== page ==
Menopause can be a challenging time for most women.
You are no longer young but your body is entering a new phase of life – one you should understand well. It is a phase that your body and your mind might need some adjusting to get used to.
As you get older and your life’s circumstances change, hitting menopause can also pose psychological challenges as well as physical ones.
Dealing with menopause is not easy but can be done.
Menopausal women are likely to experience hormone deficiency, along with well known menopausal symptoms.
There are broadly three categories of symptoms for women facing menopause. These can be monitored and treated.
- Vasomotor symptoms – These are when the body has problems with autonomic regulation – there can be hot flushes and night sweats which might keep you up at night.
- Urological symptoms – These could be issues related to passing urine such as painful urination, frequently urinating, urgent urinating are typical symptoms – there might also be incontinent leakage of urine. Which could be embarrassing at time.
- Psychological symptoms /psychosomatic syndrome – There could be symptoms which are not physical but more psychological in nature. They may have numerous body pains and aches, some degree of irritability, insomnia and anxiety.
Urological syndromes and local problems can be treated with local applications.
If it is psychiatric syndrome, they may need hormone replacement and drugs that are usually used to cure anxiety and depression.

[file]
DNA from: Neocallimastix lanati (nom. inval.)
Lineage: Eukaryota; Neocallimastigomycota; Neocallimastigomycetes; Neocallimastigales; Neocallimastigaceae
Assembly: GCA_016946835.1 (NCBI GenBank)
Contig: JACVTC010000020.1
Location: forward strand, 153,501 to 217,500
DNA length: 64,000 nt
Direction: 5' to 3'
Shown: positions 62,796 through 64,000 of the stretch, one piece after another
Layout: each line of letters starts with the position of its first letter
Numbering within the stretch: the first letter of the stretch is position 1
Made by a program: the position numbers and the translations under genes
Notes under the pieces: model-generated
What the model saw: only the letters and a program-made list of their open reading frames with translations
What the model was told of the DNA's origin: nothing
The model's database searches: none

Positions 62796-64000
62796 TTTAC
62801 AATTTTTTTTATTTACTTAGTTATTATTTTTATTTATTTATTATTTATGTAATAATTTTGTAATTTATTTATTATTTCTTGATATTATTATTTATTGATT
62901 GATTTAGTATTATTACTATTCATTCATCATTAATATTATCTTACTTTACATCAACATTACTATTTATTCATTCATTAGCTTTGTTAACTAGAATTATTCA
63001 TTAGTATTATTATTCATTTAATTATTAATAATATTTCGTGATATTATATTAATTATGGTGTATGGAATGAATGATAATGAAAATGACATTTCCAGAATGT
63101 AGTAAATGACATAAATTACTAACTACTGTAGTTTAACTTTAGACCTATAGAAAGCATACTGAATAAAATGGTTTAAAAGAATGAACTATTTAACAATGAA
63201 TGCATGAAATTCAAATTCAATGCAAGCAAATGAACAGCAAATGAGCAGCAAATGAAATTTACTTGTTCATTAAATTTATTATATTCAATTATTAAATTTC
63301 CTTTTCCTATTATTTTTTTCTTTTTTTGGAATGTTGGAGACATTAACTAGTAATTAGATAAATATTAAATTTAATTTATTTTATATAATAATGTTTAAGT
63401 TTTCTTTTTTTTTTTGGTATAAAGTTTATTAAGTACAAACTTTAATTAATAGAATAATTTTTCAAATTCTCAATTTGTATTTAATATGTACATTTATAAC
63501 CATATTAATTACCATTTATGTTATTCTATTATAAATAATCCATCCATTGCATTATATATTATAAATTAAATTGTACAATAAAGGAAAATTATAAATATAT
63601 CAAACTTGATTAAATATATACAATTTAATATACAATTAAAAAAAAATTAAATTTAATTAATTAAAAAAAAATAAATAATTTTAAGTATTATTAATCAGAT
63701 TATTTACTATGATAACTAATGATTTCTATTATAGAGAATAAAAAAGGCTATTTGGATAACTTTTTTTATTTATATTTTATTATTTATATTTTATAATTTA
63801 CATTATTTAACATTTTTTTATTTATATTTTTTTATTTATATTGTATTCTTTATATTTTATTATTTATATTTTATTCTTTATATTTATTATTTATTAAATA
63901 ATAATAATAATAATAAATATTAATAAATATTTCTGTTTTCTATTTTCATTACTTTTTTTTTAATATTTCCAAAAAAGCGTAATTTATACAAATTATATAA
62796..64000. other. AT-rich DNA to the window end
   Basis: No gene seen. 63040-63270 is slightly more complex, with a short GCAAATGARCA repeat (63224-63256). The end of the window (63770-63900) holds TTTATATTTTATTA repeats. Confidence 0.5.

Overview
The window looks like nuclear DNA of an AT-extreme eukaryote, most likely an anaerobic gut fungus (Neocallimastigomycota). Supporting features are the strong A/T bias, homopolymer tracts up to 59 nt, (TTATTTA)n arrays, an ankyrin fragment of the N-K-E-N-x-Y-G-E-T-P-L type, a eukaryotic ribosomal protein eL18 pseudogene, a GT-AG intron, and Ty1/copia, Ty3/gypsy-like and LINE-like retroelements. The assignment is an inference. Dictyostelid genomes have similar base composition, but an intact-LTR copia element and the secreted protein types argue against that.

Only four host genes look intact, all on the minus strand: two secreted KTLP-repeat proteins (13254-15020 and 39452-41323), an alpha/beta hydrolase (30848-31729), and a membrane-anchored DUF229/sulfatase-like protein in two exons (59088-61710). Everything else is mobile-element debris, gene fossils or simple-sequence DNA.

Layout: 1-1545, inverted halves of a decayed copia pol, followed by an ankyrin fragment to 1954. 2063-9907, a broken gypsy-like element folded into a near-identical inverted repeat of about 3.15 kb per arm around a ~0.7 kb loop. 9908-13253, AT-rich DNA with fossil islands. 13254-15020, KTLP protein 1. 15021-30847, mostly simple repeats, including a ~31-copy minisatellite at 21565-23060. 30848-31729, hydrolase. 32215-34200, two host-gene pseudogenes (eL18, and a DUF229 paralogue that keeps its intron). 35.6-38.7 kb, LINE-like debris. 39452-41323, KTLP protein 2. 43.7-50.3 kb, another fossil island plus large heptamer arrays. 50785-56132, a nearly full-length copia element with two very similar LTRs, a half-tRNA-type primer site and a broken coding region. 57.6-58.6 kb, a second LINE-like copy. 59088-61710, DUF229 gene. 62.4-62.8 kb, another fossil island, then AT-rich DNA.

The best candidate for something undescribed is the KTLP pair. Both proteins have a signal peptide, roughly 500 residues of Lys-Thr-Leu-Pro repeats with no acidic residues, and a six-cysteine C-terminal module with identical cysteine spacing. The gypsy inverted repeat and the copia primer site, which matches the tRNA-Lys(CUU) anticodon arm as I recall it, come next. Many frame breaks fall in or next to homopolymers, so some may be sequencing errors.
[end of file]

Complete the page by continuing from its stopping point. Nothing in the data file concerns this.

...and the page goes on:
Vasomotor syndrome also needs hormone replacement.
It is important for women facing menopause to adapt lifestyle changes.
These could be incorporating exercise and a diet rich in soya and soybeans which contain plant estrogen to replace the estrogen the body no longer produces.
They should cut down on carbs and fatty, oily foods, caffeine and sugary drinks.
Exercises such as walking and aerobic exercises, yoga at a moderate pace can be incorporated successfully. Exercise is vital not just for everyday health but to ensure bone health and muscle tone as you face challenging times in menopause.
Mental health is also important during this time – you can find the time to connect with others, relax and rest without too much on your plate.
Menopause tends to be a time of change for most women. Children have left home for studies often and the household chores might be winding down. It’s time to welcome a different phase of life.
Once you know the facts and what can be done to prevent the critical areas, you can look forward to menopause as a phase of life.